I also decided that I could take a cake decorating class.  It was only one mile away so I enrolled just for something different to pass the time.  Baking is my first love and all the "real food" cooking was getting a bit boring.

I had to stand up through most of the class and it did cause pain but again, I pushed through it because I absolutely loved it.  It gave me a purpose during this time.  I was sooooooo happy.  I took all the classes they offered.

Later, they asked me to teach future classes but because of my sitting/standing/pain issue, I had to decline the offer.  They will never know how much it meant to me just "being asked." It made so many future days so much brighter.

My current Blur was making a turn.

It was March and the weather was getting warmer.  I am so thankful that I didn’t have to wear the clam shell in the summer time.  The plastic clam-shell was hot and wet, especially after a 2-mile walk.

A few days before my 50th birthday I had my final appointment with the neurosurgeon.  That day, I was allowed to “take off the brace.” 

I was free.  I don’t have the words to describe that feeling.

Life without the clam-shell on my back was brand new.  I had learned proper ways of bending and lifting. My posture was almost perfect.

I was allowed to do limited stretching/exercises while wearing the brace.  I think it was mostly because of my persistence that the neurosurgeon allowed this.

I was concerned that during those three months, I would loose all of my muscle mass and end up being a wet noodle once I took the brace off. In the end, it wasn't so bad after all.

This photo was taken on March 26th, a few days after the "shedding of the clam-shell."  These are a few of my first cakes.  Sad looking but I was so proud of them.  The best part of my 50th birthday was getting to make all those cakes.  We had originally planned a trip to NYC for my 50th but, well, it didn't happen.

Once I shed the clam shell, I immediately dove right into physical therapy and was so happy to be back to my planks, crunches and squats.  One thing that changed was I was no longer allowed to do squats without the wall.  I wasn’t allowed to lift any weight over my head either so all my weight work had to be done lying on my back.  There would be many more "can't do's" in the future, I just didn't know it at this time.

This photo was taken the week after surgery on January 16th.  My face still looked very bad.  Being under general anesthesia for almost eight hours definitely take a toll on the body.

I will spare you the photos taken of my back on January 13th.  I had five small incisions.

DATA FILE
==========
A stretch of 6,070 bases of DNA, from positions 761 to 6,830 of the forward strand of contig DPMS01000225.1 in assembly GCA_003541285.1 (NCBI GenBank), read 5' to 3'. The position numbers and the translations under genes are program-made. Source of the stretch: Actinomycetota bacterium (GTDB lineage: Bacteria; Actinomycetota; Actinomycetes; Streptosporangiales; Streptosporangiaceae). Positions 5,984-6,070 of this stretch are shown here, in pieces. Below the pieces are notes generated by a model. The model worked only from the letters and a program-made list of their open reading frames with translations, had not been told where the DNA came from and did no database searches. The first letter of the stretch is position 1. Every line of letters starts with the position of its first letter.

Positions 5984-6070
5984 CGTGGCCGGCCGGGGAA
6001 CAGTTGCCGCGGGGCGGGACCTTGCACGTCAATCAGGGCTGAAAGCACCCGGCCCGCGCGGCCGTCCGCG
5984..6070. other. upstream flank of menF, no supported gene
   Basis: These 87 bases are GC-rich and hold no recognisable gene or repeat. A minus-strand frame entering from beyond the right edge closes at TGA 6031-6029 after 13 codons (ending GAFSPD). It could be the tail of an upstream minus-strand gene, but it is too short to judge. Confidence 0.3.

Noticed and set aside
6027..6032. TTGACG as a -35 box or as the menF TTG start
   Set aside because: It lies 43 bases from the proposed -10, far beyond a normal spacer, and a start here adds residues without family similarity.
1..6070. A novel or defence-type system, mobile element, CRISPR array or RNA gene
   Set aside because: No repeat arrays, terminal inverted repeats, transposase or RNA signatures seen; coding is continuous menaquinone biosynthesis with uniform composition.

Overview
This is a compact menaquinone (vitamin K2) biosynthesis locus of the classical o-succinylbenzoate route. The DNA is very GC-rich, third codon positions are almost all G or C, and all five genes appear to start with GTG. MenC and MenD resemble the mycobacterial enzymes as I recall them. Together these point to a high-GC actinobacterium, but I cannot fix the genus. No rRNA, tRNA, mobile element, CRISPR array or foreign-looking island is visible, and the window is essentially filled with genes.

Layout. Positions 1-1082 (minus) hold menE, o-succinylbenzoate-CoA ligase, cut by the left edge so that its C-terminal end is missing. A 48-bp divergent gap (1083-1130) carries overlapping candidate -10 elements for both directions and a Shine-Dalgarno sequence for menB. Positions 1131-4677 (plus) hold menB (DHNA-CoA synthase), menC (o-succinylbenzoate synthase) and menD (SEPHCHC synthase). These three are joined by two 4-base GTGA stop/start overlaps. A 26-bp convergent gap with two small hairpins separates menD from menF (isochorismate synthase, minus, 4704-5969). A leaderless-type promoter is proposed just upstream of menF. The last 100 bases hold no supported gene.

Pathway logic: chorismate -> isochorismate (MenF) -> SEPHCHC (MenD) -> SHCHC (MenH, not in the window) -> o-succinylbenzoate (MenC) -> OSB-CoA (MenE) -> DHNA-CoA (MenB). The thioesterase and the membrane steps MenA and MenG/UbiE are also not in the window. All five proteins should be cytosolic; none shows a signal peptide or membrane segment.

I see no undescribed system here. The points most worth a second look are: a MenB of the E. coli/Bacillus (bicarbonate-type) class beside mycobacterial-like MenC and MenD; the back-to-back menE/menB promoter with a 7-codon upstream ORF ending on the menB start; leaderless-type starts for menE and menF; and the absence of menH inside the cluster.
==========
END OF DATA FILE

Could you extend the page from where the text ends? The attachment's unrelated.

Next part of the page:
I continued on the path to recovery for the next several months and I had big hopes that I would be “back to normal” before year-end.

The numbness was almost gone by September.  I was finally able to put my socks on sitting on the bed instead of laying on my back with my knee up to my chest.  Big accomplishment.

I was on the road to a full recovery and I was so happy.

But wait.
In the middle of October "something" happened.  The pain seemed to get worse and the numbness returned. 

It scared me because I had followed all the rules from all the doctors and the physical therapist.   I just could not understand why, suddenly, things would get worse.

I called the neurosurgeon and he ordered another MRI and X-rays.  This time, I had to have "contrast" for the MRI because of all the metal and scar tissue in my back.  This "contrast" stuff was not so good - at all.  I sorta felt sicky/out-of-it for the remainder of the day.  Thankfully, I was back to normal the next day.

I will tell you about my final visit with the neurosurgeon in part 3. Hopefully, it won't take me as long to write it as it did part 2.  Writing about my back surgery is not the most "fun" thing to do.  There are so many facts and little details involved that it is difficult to condense it all into just a few pages.

Each time I proof read, there is something else to add or something to take away.  I could keep doing this for months.  But today is the day.  This is part 2, not the best I can do but the best for today.  I really need to "let it be what is is" and go outside and play. Like I said before, sometimes being a type-A is not so good.

Until then, take a moment to be thankful for your health - no matter what it is.

Many times when I have been a little "down" because of my situation, the best way to fix myself is to do something nice for someone else.

It works every, single time!

A personal note of extreme gratitude: I would have never, ever been able to make it through this difficult journey without all the help I received from my wonderful husband, Chip, The Mommy, my family and my wonderful friends, Mary Beth & Bill.  THANK YOU from the bottom of my heart for all you have done and continue to do for me.  I am extremely blessed in the "love" department. I love each of you more than you will ever know :)